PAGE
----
virulent phage
a phage that only replicates by lytic cycle.
restriction enzymes
an enzyme that cuts DNA at specific recognition nucleotide sequences known as restriction sites.
temperate phages
the ability of some bacteriophages (notable coliphage λ) to display a lysogenic life cycle
a phage (viral) genome inserted and integrated into the circular bacterial DNA chromosome. A prophage, also known as a temperate phage, is any virus in the lysogenic cycle; it is integrated into the host chromosome or exists as an extrachromosomal plasmid.
DNA Polymerase
a cellular or viral polymerase enzyme that synthesizes DNA molecules from their nucleotide building blocks. DNA polymerases are essential for DNA replication, and usually function in pairs while copying one double-stranded DNA molecule into two double-stranded DNAs in a process termed semiconservative DNA replication.
an RNA virus that replicates in a host cell using its reverse transcriptase enzyme to produce DNA from its RNA genome.
reverse transcription
creates single-stranded DNA from an RNA template.
a virus genome that is integrated into the DNA of a host cell.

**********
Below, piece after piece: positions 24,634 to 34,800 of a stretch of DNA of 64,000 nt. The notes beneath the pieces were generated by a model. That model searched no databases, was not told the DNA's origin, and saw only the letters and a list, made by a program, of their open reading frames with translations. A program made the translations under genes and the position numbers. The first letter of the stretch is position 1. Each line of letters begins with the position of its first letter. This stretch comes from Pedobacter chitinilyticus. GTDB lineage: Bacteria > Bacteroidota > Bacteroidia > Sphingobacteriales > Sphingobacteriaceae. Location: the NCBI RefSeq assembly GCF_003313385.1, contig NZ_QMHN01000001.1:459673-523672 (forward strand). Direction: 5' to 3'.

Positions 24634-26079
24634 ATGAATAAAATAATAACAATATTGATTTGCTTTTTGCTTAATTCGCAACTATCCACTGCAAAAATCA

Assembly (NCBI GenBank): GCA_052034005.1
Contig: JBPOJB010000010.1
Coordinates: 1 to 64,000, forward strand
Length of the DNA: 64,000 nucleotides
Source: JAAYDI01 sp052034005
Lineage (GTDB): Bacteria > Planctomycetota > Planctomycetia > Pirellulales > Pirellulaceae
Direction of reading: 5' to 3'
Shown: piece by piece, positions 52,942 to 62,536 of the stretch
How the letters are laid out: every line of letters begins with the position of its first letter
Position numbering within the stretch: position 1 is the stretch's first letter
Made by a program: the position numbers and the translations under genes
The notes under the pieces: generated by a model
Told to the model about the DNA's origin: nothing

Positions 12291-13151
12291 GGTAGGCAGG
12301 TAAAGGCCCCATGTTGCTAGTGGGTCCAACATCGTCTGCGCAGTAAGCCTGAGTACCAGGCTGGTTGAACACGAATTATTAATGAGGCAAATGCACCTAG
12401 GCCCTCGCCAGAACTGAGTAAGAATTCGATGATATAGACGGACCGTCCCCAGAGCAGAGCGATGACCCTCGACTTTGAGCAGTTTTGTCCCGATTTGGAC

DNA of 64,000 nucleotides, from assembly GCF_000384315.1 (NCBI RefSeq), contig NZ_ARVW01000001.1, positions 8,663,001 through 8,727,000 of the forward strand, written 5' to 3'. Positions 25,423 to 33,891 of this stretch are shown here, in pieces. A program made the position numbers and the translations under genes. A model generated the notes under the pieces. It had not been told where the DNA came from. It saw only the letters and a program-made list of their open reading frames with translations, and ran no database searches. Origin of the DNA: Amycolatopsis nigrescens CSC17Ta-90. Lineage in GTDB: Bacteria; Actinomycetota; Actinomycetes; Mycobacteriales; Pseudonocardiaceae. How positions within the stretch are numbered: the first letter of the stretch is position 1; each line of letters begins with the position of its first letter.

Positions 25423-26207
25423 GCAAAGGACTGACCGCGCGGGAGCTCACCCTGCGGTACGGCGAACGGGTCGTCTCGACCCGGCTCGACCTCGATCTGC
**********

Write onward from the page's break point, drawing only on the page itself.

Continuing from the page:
rapid reproduction
.... seriously?
a change in the nucleotide sequence of the genome of an organism, virus, or extrachromosomal genetic element. Mutations result from unrepaired damage to DNA or to RNA genomes (typically caused by radiation or chemical mutagens), from errors in the process of replication, or from the insertion or deletion of segments of DNA by mobile genetic elements.
genetic recombination
the production of new combinations of alleles, encoding a novel set of genetic information, e.g., by the pairing of homologous chromosomes in meiosis, or by the breaking and rejoining of DNA strands, which forms new molecules of DNA.
Bacterial transformation may be referred to as a stable genetic change brought about by the uptake of naked DNA (DNA without associated cells or proteins) and competence refers to the state of being able to take up exogenous DNA from the environment. There are two forms of competence: natural and artificial.
the direct transfer of DNA between two cells that are temporarily joined.
proteins secreted by certain bacteria and other organisms
lipopolysaccharide components of the outer membrane of gram-negative bacteria.